1CEDTM-Kélonia, 97436 St Leu, La Réunion (France)
2ADSEI Itsamia, Moheli (Union of Comoros)
Mohéli is the most important site of the Comoros Archipelago for the reproduction of Chelonia mydas (Frazier, 1985). Created in 2001, the Mohéli Marine Park (MMP) includes all the southern area from Miringoni Itsamia covering more than 40000 Ha. The fringing reef surrounding the MMP is well developed and between 250-1300m wide. Itsamia is the Eastern village of the MMP. Since 1994, the Association pour le Developpement Socio- Economique d’Itsamia (ADSEI) has been preserving the importance of the beaches of Itsamia for green turtles through protective actions. Currently, the beaches of Itsamia are one of the more important nesting sites for Chelonia mydas in the South West of the Indian Ocean. About 3000 females nest per year on the five beaches monitored daily by the ADSEI/MMP field guards (ADSEI, unpublished data) as part of a monitoring program that has been running since 1998. A few Eretmochelys imbricata are observed too. The present study describes data collected between April and June 2009.
Each female that laid was measured (curved carapace length – CCL) and tagged with a monel tag. Sixty nests were monitored to determine clutch size and emergence success (Miller, 1999). During the ovoposition, 10 eggs were measured and weighed from each nest. A Wemco temperature logger was positioned in the centre of the clutch for 30 nests. The nest location was indicated by a net. These nets were examined twice per day to monitor if the emergence had occurred. Fifteen emerged individuals per nest were measured (straight carapace length – SCL) and weighed before being released on the beach. Once 72 hours had passed since the last emergence, nests were excavated to categorize nest contents and determine hatchling and emergence success (Miller, 1999).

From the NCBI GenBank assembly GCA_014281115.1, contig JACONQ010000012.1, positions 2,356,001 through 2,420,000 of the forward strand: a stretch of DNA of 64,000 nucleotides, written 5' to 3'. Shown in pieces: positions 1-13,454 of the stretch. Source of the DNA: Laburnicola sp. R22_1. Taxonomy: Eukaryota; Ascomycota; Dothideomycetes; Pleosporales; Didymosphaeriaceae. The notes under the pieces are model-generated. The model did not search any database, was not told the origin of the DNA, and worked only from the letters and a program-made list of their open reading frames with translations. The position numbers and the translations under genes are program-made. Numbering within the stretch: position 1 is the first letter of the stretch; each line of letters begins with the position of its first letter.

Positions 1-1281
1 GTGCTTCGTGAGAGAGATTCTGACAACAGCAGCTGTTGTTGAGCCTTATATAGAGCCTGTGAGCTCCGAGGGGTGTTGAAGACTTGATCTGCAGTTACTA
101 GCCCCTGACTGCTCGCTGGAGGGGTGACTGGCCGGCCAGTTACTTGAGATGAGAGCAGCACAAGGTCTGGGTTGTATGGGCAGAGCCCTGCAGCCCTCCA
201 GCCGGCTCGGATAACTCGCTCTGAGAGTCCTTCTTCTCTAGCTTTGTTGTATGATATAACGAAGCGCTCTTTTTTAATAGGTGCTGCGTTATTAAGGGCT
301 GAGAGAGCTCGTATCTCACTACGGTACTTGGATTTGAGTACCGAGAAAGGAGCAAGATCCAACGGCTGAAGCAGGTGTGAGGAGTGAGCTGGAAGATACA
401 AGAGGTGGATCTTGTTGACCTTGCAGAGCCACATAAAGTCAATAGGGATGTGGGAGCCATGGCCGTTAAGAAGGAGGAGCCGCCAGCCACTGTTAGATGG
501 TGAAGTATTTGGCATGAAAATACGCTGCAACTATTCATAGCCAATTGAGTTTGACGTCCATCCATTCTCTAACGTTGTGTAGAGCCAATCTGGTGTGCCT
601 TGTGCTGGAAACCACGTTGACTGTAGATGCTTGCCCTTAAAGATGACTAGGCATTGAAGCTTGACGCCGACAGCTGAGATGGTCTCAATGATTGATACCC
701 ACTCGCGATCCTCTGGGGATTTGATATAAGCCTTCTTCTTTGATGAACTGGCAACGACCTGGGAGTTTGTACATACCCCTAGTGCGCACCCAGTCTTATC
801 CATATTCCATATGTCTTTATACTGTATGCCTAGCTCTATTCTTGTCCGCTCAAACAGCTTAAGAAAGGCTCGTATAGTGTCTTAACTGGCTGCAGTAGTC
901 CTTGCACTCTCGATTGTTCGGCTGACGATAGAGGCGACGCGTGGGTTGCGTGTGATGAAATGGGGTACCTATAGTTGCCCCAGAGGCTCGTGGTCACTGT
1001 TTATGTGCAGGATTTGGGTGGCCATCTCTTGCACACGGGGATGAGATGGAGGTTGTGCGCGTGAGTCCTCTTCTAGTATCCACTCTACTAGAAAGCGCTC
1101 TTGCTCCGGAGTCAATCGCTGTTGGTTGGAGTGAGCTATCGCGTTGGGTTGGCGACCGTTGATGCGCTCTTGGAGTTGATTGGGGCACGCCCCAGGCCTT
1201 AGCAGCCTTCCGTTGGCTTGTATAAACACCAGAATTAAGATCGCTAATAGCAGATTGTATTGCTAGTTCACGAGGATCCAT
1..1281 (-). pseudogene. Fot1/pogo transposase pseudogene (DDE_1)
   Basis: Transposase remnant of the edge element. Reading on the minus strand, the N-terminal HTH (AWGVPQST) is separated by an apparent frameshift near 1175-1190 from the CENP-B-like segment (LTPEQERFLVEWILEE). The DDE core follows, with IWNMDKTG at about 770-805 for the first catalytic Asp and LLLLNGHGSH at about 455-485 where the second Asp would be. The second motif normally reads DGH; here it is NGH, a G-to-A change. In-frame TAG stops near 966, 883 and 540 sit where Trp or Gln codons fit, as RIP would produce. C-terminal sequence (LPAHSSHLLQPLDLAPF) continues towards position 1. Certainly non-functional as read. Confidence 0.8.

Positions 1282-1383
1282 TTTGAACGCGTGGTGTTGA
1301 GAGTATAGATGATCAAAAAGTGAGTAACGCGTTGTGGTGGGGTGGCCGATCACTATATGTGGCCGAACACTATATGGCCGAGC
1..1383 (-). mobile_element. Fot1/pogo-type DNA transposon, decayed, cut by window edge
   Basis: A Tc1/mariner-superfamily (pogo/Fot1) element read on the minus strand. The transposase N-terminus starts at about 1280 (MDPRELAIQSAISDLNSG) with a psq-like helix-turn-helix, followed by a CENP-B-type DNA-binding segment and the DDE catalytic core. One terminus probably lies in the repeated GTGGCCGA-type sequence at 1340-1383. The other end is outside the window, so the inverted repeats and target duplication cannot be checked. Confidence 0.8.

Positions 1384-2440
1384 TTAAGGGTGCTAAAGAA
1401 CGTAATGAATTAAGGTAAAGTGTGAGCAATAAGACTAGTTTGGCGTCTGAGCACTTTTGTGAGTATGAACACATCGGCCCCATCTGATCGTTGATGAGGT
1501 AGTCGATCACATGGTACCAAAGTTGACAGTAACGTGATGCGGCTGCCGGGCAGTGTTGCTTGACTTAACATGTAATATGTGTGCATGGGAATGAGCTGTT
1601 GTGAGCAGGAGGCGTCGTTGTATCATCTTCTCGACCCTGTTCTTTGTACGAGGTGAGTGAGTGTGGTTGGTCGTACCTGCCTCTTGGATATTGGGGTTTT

Means are presented with associated standard deviations. During the study 742 females were measured, and the mean CCL was 108.12 ± 5.29cm (range: 92-129). The average clutch size was 116 ± 24 eggs. The mean egg size and weight were respectively 42.38 ± 1.32 mm and 42.5 0± 3.88g. The mean length and weight of hatchlings was 47.43 ± 1.51mm and 21.42 ± 1.85g. Three of the 60 nests monitored were destroyed by females during the study, and two nests laid by the same female did not hatch. The hatching success was 75.3 ± 33.37 % (range 0-146; n=57). The emergence success is 64.80 ± 29.00% (range 0-100; n=57).
Nesting females dug up four of the 30 temperature loggers during the study. Table 1 and Figure 2 suggest that nest temperature may be different between the two beaches studied, although the sample size at Itsamia is small.
Figure 2: Temperature profile for two nests (It 33 and Ts 57) and three control loggers: Air temperature (Temp. Ext), sand temperature at 70 cm deep on Itsamia beach (Temp. It), and sand temperatureMtsanga nyamba beach (Temp. Ts). The vertical bars indicate the thirds of the incubation. Itsamia (Mohéli – Union of Comoros).